New research devoted to the relationship between alcohol consumption and metabolic factors in the prediction of liver diseases. The findings, published in Hepatology, suggest that metabolic syndrome increases the risk of severe liver disease in combination with alcohol consumption.
In the world increases the risk of liver disease, including cancer. Metabolic syndrome and excessive alcohol consumption are associated with an increased risk of liver disease, although only a few patients in the early stages of the disease (eg, fatty liver) develop liver failure or liver cancer . Few studies have examined the metabolic predictors of severe liver complications.
Fredrik Aberg, MD, of the Helsinki University Hospital in Finland and colleagues studied what metabolic factors best predict severe liver complications. Data analysis included 6732 participants without liver disease, who participated in the Finnish Health 2000 study (2000-2001). Researchers analyzed follow-up data on hospitalization, mortality and cancer associated with the liver, from national registries until 2013.
The causes of liver problems were age, female gender, alcohol use, diabetes, cholesterol, and insulin resistance. Among the people who consume large amounts of alcohol, the main cause was diabetes. Among those who drank less alcohol, or did not use at all - it's age, smoking, obesity , cholesterol and insulin resistance.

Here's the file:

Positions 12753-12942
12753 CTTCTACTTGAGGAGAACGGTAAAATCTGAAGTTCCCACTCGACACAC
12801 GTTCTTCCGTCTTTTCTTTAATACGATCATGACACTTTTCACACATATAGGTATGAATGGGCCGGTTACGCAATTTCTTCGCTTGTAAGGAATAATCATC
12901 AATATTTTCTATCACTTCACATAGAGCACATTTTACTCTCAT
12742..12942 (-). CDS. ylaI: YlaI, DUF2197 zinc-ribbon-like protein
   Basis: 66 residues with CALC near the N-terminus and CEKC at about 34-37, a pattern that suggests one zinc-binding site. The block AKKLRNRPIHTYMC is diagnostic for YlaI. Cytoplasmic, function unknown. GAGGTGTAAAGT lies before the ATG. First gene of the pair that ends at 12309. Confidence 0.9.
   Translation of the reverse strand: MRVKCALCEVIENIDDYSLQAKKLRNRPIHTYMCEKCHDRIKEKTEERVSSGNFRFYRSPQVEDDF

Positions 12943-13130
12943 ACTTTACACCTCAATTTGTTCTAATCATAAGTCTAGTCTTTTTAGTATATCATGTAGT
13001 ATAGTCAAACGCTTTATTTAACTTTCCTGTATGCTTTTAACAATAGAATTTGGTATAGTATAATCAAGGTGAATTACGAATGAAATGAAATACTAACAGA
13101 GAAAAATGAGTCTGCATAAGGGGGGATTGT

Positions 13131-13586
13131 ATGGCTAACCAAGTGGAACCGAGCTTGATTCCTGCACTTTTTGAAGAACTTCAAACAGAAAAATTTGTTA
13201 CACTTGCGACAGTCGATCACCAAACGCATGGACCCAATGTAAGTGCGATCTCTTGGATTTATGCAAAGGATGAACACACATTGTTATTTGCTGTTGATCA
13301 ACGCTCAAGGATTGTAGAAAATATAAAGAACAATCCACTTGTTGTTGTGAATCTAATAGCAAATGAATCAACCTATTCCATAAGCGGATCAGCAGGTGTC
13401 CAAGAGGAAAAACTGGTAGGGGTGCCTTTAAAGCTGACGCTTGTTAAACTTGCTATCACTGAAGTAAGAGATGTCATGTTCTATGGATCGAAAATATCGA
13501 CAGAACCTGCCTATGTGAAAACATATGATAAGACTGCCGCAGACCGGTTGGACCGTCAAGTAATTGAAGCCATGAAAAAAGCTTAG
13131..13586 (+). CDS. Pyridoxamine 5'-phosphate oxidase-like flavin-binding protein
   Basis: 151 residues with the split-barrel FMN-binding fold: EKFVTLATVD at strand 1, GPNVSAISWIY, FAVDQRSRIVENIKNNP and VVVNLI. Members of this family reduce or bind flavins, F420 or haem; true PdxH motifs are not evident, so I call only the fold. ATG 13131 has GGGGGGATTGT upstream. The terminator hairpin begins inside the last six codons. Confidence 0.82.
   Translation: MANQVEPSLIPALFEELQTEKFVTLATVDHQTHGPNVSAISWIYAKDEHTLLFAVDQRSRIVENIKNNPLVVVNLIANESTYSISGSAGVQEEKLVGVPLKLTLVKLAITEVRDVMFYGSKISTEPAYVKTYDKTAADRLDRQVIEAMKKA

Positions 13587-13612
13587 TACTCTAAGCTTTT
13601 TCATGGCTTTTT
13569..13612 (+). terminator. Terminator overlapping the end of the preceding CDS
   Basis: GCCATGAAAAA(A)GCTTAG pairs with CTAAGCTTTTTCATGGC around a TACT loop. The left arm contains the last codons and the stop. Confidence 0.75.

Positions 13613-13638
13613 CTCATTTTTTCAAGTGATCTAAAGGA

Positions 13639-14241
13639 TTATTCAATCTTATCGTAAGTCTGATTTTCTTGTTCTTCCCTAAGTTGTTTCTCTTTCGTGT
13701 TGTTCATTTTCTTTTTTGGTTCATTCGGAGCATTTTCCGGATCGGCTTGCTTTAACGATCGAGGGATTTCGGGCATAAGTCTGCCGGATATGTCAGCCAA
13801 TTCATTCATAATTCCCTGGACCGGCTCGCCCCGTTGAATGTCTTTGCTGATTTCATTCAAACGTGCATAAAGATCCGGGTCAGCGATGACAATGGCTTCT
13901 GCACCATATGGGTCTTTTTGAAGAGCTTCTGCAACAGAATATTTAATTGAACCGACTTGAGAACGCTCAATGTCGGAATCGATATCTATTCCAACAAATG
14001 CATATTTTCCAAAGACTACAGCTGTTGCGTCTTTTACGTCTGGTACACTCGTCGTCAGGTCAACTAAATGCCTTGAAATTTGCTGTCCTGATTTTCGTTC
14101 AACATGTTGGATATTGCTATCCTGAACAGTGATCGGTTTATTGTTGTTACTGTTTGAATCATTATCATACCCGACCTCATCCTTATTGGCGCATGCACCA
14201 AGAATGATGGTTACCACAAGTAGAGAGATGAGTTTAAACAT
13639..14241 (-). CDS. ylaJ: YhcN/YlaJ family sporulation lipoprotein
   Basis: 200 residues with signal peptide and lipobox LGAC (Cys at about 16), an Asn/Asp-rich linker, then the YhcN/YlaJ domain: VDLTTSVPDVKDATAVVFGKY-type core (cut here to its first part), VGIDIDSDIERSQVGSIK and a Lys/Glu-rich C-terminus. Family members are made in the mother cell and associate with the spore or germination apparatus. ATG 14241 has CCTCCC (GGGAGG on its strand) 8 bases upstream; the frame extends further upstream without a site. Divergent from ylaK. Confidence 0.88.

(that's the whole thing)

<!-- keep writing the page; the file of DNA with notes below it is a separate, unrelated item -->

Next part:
Dr. Aberg said that alcoholic liver disease (ALD) and non-alcoholic fatty liver disease (NAFLD) are treated as separate diseases. This diagnostic approach is that alcohol does not affect the course of NAFLD, and that the metabolic syndrome, a distinctive feature of NAFLD is not a factor in BPO. Research shows that alcohol is a significant risk factor, even though its consumption is in the range, is used to separate NAFLD and ALD.
"The large number of patients with liver disease the effect of alcohol is sometimes impossible to separate the effect of metabolic factors," - says Dr Aberg. For a comprehensive assessment of risk to the liver should simultaneously consider lipid abnormalities, obesity, insulin resistance, diabetes and alcohol consumption.
Dr. Aberg said that liver disease is often detected at later stages. "Our results will help to improve risk assessment for the population as a whole, to the early stages to identify patients who are at high risk for progressive liver disease. Better risk assessment will help to conduct a more intense diagnosis, treatment and monitoring, "- he explains.